Also, there is no replacement for a large air tank with a good compressor. I use a 25 gallon portable compressor. So much better.
You are kidding right? Oil will lay much smoother than water base any day, but you can mess up ether one.
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Old 08-30-2010, 10:16 PM   #10
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Oil lays down great, but drys no where nears as fast. My favorite material to spray HVLP is Aura satin. Lays out like glass and drys hard.
Don't get me wrong, oil levels great, but I can get waterborne stuff to look just as good. It just takes a little fine tuning and adjusting.
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Old 08-30-2010, 10:18 PM   #11
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Quote:
Originally Posted by graypaint View Post
Trying out my new Graco 9.0, 4 stage HVLP on some old furniture. Using BM Satin Impervo alkyd, #4 fluid set (1.8 mm). I thinned the paint by 10% w/mineral spirits and also added 5% penetrol. Still getting an orange peel finish. Any suggestions? Thanks.
could be a few things,
1 holding gun to far away, you want to keep gun 10 ro 12 inches away, dial down material flow if you have to too get in closer
2 paint drying to fast, use slower solvent or retarder
3 material to heavy, thin a bit more..
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Old 08-30-2010, 10:57 PM   #12
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Consider the physics of the rig. High volume-Low pressure= larger droplets.

Turbines generate heat=faster evaporation of reducers.

Plain old unfamilialarity with new rig.

Adding of Penetrol? Why? BM's alkyd Satin Impervo should lay out flat as a cake after a 4.0 Richter quake.

BM has tech sheets on all products on the website. Many times paint clerks give out bogus information.

Look at it this way. Car and bike painters use HVLP almost exclusively anymore. They have to be doing something right.

If none of this works out, do what some others have done and use the turbine for a really upscale, outdo the neigbors, hair dryer.

Last edited by Retired; 08-30-2010 at 11:00 PM..
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Old 08-31-2010, 02:05 AM   #13
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Quote:
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Consider the physics of the rig. High volume-Low pressure= larger droplets.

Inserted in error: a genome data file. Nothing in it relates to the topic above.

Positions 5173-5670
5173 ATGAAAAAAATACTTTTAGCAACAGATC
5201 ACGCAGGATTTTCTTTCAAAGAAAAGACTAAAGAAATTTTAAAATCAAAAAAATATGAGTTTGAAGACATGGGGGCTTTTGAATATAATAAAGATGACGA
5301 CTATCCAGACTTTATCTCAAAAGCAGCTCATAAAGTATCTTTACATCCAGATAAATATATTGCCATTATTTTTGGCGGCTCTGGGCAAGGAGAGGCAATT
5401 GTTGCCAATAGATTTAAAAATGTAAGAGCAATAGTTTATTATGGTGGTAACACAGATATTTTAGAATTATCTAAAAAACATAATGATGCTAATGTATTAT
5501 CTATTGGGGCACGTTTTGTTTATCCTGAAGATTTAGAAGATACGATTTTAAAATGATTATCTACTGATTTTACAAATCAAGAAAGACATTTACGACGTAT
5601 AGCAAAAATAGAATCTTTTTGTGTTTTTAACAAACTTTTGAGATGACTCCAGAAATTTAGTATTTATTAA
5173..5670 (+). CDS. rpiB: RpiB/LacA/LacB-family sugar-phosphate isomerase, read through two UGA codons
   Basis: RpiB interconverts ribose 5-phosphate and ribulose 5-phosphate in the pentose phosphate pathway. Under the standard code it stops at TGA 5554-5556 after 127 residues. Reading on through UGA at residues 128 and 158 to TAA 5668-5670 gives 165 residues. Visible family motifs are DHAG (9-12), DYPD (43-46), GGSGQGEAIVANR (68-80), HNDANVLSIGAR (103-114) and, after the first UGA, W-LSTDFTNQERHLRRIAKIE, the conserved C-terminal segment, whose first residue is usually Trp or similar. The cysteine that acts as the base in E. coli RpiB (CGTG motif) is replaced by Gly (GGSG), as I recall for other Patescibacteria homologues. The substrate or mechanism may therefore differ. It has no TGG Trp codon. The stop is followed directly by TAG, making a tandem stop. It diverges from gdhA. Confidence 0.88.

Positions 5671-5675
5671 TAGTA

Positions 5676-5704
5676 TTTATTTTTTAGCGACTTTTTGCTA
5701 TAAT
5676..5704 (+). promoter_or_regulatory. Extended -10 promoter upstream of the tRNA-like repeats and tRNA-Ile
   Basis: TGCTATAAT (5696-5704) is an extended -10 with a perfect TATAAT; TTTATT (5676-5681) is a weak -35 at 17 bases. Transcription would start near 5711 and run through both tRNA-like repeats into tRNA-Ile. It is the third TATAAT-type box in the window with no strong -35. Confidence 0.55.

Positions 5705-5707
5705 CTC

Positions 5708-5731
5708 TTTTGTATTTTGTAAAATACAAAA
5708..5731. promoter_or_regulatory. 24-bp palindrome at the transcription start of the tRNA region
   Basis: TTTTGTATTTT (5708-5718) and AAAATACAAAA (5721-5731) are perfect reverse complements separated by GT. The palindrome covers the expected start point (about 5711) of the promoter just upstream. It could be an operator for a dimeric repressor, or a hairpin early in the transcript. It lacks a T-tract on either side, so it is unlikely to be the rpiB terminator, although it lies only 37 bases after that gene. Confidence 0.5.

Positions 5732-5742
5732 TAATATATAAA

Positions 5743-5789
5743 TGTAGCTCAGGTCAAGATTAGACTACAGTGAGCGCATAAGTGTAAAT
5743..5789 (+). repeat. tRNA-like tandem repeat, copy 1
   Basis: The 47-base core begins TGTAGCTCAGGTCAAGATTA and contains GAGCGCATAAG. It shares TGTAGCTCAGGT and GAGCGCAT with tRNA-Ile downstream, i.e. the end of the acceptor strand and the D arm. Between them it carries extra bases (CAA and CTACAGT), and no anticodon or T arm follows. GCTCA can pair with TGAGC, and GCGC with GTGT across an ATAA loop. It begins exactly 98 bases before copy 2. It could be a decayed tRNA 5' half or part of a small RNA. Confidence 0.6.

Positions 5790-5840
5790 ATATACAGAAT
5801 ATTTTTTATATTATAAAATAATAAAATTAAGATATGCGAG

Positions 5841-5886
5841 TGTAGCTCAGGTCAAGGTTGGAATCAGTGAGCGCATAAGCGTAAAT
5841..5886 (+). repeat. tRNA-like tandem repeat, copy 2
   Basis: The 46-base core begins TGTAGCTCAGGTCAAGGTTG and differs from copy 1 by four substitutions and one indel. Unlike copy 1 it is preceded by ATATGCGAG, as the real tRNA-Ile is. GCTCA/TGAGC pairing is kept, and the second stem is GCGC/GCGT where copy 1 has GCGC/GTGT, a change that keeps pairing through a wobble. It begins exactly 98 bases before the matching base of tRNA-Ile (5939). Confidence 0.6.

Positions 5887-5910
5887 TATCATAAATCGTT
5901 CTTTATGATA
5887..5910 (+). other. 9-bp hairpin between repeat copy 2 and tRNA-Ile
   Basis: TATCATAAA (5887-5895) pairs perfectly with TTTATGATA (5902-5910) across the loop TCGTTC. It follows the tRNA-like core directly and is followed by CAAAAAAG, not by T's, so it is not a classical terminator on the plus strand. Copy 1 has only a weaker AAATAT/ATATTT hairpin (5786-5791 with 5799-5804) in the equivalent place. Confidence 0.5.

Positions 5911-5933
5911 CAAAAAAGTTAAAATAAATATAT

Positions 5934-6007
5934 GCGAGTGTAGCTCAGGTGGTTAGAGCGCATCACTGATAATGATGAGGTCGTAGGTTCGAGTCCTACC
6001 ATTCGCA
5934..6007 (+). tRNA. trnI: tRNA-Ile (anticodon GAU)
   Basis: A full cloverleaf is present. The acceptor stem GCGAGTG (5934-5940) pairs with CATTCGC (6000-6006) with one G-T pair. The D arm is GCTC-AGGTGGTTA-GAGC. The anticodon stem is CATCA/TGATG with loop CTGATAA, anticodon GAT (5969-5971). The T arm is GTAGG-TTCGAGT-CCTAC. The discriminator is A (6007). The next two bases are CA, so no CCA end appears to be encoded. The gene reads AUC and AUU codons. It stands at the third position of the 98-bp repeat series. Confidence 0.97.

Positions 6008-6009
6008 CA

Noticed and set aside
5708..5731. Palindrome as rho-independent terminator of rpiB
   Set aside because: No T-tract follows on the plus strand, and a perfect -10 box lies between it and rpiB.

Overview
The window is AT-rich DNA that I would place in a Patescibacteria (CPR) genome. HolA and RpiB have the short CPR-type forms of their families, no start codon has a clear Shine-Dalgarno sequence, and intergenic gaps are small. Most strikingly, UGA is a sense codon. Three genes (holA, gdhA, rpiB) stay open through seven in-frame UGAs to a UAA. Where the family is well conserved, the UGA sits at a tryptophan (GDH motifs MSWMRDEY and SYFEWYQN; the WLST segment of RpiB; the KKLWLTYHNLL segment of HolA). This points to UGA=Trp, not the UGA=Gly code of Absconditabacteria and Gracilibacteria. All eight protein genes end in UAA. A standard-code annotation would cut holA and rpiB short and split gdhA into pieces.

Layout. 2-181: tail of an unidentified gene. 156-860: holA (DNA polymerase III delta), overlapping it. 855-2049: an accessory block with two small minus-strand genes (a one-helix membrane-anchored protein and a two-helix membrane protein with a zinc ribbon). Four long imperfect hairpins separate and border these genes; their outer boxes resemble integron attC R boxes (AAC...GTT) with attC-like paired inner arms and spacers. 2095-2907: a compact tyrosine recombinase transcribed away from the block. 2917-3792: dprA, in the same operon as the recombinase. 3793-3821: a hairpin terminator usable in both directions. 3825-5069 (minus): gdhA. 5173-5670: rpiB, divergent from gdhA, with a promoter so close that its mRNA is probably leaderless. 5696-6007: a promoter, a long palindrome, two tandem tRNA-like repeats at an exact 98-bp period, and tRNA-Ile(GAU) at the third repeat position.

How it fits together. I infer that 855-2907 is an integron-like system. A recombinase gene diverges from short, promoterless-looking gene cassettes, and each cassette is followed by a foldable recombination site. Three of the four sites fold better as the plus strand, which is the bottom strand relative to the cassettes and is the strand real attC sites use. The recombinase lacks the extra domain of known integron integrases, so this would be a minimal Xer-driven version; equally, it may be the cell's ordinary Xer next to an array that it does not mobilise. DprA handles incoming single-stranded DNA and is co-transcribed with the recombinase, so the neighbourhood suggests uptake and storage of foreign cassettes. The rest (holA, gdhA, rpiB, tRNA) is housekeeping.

good call

Turbines generate heat=faster evaporation of reducers.

true

Plain old unfamilialarity with new rig.

that will do it
Adding of Penetrol? Why? BM's alkyd Satin Impervo should lay out flat as a cake after a 4.0 Richter quake.

maybe

BM has tech sheets on all products on the website. Many times paint clerks give out bogus information.
thats true

Look at it this way. Car and bike painters use HVLP almost exclusively anymore. They have to be doing something right.

Yep, except automotive refinishing techs get training every year and have formulas to follow, as far as calibration (gettin dialed in) reducers, extenders, etc. Us painters sometimes don't get a proper training in using equipment with the different finishes we may want to use! (maybe thats something union painters get in those classes they got to take?)
If none of this works out, do what some others have done and use the turbine for a really upscale, outdo the neigbors, hair dryer.
anyways.
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Old 08-31-2010, 06:21 AM   #14
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anyways.
Automotive is not part of the training in the standard curriculum for apprenctices. Automotive has several levels of training for painters both union and non union that range from a simple blending jobs on a fender benders to restoration work on cars and bikes seen only in museums and concours. There are also tricks that applicators come up with that the paintmakers including Sherwin-Williams and it's other automotive and aeropace divisions never think of. Part of the skills in fine sprayed finish work is just from spraying. As an example, the painters at places like MAACO and Earl Shieb spray regularly. It is doubtful they go through any but the most simplified training yet they spray well.

Additives to carefully formulated paints and coatings in the housepainting arena IMO can be used if problems occur and need to be solved. It looks like in the specific case above, the Penetrol was just added for little or no reason other than it can be a problem solver.

We should distinguish what is available for union guys and what is mandatory. The curriculum for apprentices goes with the flow. What was valid 30-40 years ago may have value even now but the programs keep up with current methods and materials.